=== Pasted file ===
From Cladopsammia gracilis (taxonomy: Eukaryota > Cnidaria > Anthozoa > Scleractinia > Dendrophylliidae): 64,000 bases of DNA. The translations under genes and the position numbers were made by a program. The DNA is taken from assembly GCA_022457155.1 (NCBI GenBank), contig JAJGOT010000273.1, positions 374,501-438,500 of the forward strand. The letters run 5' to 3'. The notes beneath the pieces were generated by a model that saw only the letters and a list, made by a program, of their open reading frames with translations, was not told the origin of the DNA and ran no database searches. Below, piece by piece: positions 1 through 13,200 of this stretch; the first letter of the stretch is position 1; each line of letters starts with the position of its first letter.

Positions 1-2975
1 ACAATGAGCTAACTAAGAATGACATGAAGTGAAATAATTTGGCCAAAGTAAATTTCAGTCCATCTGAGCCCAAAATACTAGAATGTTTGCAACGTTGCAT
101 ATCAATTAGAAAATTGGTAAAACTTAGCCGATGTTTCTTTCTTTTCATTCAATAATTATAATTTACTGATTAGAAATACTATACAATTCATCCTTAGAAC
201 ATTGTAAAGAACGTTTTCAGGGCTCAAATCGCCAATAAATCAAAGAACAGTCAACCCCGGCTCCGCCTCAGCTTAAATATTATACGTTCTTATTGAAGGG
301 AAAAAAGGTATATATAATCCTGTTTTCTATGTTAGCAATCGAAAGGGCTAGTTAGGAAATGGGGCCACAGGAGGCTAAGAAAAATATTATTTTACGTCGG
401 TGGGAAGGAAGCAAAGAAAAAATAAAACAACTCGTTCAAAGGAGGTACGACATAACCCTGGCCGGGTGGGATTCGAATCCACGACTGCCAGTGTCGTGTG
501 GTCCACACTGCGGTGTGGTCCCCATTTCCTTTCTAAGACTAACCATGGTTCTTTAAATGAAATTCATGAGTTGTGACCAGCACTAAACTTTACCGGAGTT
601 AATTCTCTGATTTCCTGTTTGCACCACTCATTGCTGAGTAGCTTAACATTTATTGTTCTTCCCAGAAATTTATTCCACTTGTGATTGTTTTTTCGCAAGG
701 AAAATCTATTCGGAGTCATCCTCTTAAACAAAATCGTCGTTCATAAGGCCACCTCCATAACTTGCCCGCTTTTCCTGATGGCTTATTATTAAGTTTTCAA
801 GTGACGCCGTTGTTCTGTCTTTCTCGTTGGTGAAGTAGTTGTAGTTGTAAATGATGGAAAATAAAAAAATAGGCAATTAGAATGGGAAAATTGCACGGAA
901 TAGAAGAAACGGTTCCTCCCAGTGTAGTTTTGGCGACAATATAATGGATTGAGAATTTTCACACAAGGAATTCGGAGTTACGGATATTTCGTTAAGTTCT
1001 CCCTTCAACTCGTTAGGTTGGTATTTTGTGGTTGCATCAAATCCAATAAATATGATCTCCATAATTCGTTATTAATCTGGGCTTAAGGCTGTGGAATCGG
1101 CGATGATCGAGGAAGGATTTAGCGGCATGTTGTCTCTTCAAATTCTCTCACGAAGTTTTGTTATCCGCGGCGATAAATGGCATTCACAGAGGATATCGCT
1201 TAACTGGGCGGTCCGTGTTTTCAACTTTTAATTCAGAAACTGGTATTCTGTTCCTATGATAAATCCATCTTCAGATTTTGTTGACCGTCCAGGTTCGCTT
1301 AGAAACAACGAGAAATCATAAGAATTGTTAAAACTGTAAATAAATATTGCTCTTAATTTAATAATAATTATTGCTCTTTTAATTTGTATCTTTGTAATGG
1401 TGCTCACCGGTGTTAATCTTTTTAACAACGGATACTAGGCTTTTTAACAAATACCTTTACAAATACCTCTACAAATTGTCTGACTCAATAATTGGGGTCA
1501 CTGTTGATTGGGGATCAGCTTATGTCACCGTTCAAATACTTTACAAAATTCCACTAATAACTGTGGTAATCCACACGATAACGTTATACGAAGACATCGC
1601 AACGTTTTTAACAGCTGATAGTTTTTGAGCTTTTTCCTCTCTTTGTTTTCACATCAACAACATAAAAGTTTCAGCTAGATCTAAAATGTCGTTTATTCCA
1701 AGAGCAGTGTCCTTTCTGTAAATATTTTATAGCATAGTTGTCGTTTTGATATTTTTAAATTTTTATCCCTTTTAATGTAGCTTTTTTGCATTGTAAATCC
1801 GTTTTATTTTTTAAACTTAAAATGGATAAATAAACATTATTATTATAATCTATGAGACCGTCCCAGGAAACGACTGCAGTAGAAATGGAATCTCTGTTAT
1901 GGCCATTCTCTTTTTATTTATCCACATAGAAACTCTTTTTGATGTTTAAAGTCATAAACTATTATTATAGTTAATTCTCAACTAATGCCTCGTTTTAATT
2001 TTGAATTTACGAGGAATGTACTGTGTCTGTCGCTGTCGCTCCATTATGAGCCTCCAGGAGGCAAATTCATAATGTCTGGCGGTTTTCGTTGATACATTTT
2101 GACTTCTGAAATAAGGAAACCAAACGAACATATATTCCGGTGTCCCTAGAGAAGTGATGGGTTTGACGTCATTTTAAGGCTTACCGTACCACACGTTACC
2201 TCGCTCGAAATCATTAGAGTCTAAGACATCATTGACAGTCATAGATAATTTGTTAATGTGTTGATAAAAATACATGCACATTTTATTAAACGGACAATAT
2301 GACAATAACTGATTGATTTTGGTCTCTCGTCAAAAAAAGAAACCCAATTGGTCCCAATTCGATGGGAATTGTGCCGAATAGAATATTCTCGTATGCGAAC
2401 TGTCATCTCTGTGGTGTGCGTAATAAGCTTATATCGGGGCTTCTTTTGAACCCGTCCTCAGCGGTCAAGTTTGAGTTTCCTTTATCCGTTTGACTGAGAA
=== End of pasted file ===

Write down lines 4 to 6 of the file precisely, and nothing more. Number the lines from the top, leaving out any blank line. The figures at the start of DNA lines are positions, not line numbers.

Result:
101 ATCAATTAGAAAATTGGTAAAACTTAGCCGATGTTTCTTTCTTTTCATTCAATAATTATAATTTACTGATTAGAAATACTATACAATTCATCCTTAGAAC
201 ATTGTAAAGAACGTTTTCAGGGCTCAAATCGCCAATAAATCAAAGAACAGTCAACCCCGGCTCCGCCTCAGCTTAAATATTATACGTTCTTATTGAAGGG
301 AAAAAAGGTATATATAATCCTGTTTTCTATGTTAGCAATCGAAAGGGCTAGTTAGGAAATGGGGCCACAGGAGGCTAAGAAAAATATTATTTTACGTCGG